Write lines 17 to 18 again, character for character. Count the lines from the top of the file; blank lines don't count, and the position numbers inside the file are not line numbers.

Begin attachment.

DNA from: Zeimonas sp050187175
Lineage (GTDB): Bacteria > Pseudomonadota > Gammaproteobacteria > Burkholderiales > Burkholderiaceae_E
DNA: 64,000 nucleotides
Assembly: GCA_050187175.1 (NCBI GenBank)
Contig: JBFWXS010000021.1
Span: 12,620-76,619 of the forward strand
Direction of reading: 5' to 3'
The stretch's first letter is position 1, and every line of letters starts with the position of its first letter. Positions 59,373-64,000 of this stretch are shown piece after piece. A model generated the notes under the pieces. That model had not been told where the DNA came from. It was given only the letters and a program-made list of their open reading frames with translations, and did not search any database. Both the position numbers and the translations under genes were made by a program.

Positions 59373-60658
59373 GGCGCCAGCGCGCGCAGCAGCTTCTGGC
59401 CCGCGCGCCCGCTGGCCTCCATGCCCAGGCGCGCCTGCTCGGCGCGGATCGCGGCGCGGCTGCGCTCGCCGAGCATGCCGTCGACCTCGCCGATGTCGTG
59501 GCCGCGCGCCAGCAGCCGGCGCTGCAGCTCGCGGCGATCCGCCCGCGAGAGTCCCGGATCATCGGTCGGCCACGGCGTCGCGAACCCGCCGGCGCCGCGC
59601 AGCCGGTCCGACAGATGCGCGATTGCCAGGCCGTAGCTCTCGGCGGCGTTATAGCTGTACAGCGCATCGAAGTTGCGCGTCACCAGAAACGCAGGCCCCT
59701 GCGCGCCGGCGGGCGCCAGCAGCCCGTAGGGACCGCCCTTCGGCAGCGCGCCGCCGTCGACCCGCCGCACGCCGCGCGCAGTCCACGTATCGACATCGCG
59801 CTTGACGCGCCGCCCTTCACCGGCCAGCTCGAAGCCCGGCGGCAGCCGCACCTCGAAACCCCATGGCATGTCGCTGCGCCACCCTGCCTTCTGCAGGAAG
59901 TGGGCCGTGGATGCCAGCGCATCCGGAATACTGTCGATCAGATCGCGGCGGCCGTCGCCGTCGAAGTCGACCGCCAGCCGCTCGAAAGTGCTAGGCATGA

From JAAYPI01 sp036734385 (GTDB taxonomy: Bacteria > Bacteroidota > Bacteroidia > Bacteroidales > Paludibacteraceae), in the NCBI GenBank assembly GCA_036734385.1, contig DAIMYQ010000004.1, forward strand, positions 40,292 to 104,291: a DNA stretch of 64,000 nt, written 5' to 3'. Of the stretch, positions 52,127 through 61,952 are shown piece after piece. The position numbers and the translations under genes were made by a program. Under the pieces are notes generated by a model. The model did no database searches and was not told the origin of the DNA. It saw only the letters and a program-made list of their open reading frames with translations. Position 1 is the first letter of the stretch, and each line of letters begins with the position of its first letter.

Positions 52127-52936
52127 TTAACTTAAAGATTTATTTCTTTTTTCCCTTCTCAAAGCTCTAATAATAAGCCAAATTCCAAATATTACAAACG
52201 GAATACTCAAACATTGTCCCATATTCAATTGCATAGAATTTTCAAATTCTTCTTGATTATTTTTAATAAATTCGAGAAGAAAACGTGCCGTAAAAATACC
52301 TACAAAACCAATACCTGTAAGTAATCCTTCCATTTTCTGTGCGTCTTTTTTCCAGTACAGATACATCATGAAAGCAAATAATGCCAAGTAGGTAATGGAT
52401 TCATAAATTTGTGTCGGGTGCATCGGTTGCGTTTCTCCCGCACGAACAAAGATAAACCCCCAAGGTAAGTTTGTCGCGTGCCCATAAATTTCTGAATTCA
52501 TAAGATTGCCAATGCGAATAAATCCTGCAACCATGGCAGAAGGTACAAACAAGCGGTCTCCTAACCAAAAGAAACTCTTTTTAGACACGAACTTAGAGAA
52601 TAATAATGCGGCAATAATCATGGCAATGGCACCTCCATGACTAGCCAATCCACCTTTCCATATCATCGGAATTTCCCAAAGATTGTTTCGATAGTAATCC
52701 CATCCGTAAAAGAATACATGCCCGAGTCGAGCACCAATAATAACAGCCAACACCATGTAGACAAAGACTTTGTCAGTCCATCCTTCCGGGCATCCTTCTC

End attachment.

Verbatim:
From JAAYPI01 sp036734385 (GTDB taxonomy: Bacteria > Bacteroidota > Bacteroidia > Bacteroidales > Paludibacteraceae), in the NCBI GenBank assembly GCA_036734385.1, contig DAIMYQ010000004.1, forward strand, positions 40,292 to 104,291: a DNA stretch of 64,000 nt, written 5' to 3'. Of the stretch, positions 52,127 through 61,952 are shown piece after piece. The position numbers and the translations under genes were made by a program. Under the pieces are notes generated by a model. The model did no database searches and was not told the origin of the DNA. It saw only the letters and a program-made list of their open reading frames with translations. Position 1 is the first letter of the stretch, and each line of letters begins with the position of its first letter.

Positions 52127-52936